• We could cite the database and the root URL, along with the waypoints that we choose and click. At present, this seems to be the most long-lasting way of identifying material in databases of this type.

The Editor

Lemon Stand
Lemon Stand's picture

  This brings up a couple things I had not thought about. (like knowing the numbers in brackets on the typescript were numbers of the actual page of the original. I thought it was an item number)

   I noticed the URL you used took me to the particular database search page. I usually only put http://ancestry.com as the reference because, as you said, these things change. I may have gotten the wrong impression over the years but I wish I had tried this more detailed site address long ago.  It would have made life infinitely easier for both me and any who came afterward. :)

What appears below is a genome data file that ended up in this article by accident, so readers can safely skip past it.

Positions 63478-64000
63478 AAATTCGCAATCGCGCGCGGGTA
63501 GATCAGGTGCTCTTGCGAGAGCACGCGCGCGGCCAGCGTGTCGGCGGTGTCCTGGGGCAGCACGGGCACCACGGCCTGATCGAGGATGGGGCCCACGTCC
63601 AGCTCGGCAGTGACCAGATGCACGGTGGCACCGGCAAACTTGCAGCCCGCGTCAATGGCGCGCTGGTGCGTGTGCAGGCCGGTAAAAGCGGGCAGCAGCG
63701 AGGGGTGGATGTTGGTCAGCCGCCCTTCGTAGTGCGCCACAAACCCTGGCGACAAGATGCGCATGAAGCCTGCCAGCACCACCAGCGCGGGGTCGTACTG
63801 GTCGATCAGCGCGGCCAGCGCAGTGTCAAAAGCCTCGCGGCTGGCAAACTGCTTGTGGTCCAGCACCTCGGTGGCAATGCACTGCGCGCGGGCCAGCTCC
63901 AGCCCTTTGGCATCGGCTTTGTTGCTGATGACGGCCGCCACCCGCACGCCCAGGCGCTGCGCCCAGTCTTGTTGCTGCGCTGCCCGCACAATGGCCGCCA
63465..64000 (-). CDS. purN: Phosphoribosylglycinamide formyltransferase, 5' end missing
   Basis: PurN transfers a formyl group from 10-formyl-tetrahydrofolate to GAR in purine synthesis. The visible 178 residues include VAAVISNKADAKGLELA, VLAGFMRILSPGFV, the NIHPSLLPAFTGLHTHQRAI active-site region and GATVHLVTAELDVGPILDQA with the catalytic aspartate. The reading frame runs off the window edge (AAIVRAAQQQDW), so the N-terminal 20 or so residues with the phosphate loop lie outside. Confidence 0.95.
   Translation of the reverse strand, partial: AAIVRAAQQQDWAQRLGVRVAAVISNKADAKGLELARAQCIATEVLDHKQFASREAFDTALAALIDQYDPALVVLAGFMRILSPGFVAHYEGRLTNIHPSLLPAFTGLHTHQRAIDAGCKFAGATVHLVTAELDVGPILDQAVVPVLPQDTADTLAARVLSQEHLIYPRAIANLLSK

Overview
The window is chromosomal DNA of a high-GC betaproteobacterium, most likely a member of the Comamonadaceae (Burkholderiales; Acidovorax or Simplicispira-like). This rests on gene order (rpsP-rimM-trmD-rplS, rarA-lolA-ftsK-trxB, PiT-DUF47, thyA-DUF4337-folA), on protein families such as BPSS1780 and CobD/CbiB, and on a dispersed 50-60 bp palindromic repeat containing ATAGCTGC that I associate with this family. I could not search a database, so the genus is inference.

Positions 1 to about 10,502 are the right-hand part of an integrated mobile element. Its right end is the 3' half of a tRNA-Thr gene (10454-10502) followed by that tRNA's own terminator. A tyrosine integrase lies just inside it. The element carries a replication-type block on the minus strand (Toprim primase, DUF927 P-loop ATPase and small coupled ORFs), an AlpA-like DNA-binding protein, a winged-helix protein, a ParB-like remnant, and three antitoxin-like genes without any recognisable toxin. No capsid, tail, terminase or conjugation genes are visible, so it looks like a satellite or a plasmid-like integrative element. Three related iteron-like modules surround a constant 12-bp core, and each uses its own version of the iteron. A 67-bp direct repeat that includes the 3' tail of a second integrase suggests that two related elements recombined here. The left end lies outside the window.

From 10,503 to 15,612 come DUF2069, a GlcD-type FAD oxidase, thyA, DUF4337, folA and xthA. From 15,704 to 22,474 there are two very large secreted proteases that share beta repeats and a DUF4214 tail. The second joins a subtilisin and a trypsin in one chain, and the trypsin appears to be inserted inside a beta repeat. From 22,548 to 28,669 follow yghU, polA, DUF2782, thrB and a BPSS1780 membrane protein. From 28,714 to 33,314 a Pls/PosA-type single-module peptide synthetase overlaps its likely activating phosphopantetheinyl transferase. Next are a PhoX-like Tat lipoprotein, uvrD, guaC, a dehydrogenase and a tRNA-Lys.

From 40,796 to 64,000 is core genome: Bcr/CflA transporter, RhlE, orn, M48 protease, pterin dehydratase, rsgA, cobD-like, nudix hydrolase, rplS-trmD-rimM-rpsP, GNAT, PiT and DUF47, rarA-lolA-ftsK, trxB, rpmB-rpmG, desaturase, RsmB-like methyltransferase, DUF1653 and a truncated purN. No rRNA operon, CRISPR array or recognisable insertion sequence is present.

Unfortunately, I found this entry for Wiley Smith by accident. (I often skim books that someone could be listed in because people are often missed in both the original made at the time it was recorded or when the index is transcribed, whether for transcription or digitization, or both.) I was skimming every page of this particular book for someone else when I came across it and figured out it was not listed anywhere in the finding aids.  

   This database was only mildly indexed for want of a more politely accurate description. A slew of others are also not listed. Wish I could write a warning for others about it.  (should I mention this in my citation?)

   Anyway, this is why I wanted to be very clear about where I found it so others who are also researching this family could find it.  I obviously did a very poor job as you could not follow my breadcrumb trail back to the source which is how I look on an accurate and successful citation.  I have the book Evidence Explained 2d ed. 2012 but did not figure out how to look for the layered citation you just illuminated for me.